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Companies that make fitness trackers advertise great things in a small package. A sleek wristband with a small digital screen can measure how many steps you take, how well you sleep, how many calories you burn, even how stressed out you are. But are fitness trackers accurate? A study out today tries to answer that question, as NPR's Patti Neighmond reports.
PATTI NEIGHMOND, BYLINE: It's happening more every day, patients coming to see cardiologist Euan Ashley armed with reams of data gathered from their fitness tracking device.
EUAN ASHLEY: They may be bringing in heart rate monitoring data or step count data or calorie estimation data. And they're saying, this is something that I want you to use in giving me lifestyle advice about how to avoid cardiovascular disease.
NEIGHMOND: The problem was Ashley just didn't know how reliable the data were. He works at Stanford Hospital and clinics in California. He and colleagues decided to study seven of the most popular devices and compare them to the gold standard doctors use. The first measure - heart rate. The fitness trackers were compared to findings from an electrocardiogram.
ASHLEY: We were pleasantly surprised to find that it was actually pretty accurate.
NEIGHMOND: Most devices most of the time were off by only about 5 percent. But when it came to measuring calories burned, the findings were way off when compared to a sophisticated system used in doctors' offices.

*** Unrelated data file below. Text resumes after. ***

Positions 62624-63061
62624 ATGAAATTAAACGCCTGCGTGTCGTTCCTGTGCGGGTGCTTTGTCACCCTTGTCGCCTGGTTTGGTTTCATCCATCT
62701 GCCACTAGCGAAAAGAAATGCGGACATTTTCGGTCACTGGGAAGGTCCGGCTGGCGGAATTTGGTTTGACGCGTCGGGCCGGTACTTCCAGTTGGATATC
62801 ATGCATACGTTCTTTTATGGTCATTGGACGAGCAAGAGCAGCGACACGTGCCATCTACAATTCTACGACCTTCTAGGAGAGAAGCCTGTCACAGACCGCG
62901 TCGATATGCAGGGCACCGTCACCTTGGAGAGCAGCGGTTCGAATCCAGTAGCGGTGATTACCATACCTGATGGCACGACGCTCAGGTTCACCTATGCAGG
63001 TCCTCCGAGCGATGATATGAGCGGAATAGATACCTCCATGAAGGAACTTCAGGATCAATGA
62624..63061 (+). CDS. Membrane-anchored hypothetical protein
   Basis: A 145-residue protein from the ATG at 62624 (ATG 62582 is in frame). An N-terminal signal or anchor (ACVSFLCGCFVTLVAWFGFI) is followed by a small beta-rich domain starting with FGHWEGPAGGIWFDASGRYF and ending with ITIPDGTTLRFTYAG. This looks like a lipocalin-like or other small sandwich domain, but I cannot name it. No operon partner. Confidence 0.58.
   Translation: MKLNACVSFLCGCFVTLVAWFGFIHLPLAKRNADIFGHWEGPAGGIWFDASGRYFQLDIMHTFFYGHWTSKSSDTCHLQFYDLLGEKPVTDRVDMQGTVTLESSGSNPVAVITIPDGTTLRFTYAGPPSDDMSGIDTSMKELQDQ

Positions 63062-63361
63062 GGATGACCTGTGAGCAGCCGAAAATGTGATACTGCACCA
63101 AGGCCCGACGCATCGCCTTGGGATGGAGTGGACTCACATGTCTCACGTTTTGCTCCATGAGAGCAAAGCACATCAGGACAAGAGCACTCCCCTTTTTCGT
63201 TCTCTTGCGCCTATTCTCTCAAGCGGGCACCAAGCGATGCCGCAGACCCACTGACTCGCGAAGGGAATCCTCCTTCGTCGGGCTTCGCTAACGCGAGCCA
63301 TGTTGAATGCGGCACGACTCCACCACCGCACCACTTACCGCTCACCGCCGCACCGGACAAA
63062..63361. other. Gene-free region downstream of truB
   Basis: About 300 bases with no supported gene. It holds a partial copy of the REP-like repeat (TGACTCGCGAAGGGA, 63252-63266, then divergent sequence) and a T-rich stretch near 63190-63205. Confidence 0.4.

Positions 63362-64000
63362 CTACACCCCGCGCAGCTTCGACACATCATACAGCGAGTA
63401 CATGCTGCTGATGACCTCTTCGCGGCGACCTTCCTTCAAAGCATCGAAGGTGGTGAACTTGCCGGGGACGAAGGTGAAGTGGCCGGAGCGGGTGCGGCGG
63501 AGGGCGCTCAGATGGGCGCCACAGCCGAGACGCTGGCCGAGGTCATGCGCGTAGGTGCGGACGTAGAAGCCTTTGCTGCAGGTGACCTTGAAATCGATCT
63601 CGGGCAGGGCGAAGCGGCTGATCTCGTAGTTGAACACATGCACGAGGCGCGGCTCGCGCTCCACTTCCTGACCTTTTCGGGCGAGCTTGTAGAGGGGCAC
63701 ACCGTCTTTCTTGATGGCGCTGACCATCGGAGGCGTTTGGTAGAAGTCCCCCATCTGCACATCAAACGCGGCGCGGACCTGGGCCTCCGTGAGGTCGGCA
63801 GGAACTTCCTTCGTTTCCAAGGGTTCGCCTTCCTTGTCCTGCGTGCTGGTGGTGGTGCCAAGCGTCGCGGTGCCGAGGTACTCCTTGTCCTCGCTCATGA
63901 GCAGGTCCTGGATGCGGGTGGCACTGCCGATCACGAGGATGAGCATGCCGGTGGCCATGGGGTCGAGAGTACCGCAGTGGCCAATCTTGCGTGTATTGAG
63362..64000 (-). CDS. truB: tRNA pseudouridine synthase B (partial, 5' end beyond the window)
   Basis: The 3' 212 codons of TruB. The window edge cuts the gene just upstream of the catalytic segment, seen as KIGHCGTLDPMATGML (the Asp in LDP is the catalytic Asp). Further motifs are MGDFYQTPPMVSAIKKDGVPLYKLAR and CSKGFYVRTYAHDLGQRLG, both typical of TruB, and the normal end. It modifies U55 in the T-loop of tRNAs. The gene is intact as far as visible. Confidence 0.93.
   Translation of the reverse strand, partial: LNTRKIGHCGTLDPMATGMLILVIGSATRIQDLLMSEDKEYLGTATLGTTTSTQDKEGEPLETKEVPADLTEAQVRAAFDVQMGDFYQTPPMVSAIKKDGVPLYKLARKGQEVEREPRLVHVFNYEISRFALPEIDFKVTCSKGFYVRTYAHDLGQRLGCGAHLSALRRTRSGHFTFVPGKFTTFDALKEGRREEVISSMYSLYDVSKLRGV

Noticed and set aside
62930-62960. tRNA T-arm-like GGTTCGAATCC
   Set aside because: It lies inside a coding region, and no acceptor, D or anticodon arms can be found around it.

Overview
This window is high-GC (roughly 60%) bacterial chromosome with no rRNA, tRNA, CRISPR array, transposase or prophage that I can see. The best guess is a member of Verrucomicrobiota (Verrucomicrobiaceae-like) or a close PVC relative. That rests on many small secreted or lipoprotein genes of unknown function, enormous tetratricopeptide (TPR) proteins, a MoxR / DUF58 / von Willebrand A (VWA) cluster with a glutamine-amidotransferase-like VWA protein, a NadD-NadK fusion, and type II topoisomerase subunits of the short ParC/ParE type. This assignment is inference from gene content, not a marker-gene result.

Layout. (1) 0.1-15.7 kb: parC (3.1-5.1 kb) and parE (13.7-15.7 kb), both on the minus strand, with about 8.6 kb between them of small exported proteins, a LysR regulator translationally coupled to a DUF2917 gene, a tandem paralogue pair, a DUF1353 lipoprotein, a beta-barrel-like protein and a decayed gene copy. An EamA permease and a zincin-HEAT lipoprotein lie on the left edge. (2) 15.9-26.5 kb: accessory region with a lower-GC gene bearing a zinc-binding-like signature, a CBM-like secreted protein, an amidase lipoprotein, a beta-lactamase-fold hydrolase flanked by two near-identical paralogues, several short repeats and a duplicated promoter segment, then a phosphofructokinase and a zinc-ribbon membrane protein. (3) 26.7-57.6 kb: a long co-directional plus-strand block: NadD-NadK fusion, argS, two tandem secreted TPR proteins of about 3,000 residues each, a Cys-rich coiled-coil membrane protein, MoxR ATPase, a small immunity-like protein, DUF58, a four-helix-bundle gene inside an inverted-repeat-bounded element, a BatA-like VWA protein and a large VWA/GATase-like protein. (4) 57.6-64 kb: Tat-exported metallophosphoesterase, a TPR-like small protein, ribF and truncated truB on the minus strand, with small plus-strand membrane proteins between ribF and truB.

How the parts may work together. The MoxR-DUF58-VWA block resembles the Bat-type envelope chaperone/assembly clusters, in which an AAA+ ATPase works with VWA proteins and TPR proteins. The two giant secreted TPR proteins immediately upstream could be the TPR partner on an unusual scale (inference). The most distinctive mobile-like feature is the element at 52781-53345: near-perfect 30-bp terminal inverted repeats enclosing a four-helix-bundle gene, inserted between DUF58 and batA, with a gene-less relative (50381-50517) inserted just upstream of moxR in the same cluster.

ASHLEY: There was a significant degree of inaccuracy with the calorie estimations. In fact, it ranged from 20 percent up to 90 percent.
NEIGHMOND: The worst-performing device was off by 93 percent, making its findings more like fiction than fact, says obesity and exercise researcher Dr. Tim Church.
TIM CHURCH: People are checking these inaccurate calorie counts and they think they've earned a muffin or they've earned some ice cream. And they're sabotaging their weight loss program.
NEIGHMOND: Church points to a study last year which found participants in a weight loss program who also wore fitness trackers actually lost less weight than participants who didn't wear the trackers.
CHURCH: It's an instance of no information's probably better than having bad information.
NEIGHMOND: The Stanford study published in the Journal of Personalized Medicine was relatively small, 29 men and 31 women. Participants were a diverse group, says Ashley, and there were some other interesting findings.
ASHLEY: In certain groups of people - for example, those with darker skin or males or those who are a little bit larger - the error actually was greater. And so for some of the people for whom it would matter the most, maybe those who are trying to lose weight, the error was actually greater.
NEIGHMOND: Ashley doesn't know why this is but speculates it could be that companies use a fairly narrow group of people when designing the equations they use to measure heart rate and calories burned. Makers of two devices, Fitbit and PulseOn, say they remain confident in the performance of the trackers in measuring both heart rate and calories burned. In a statement, PulseOn takes issue with the study's methodology. The other device makers didn't get back to us with a comment. Patti Neighmond, NPR News.
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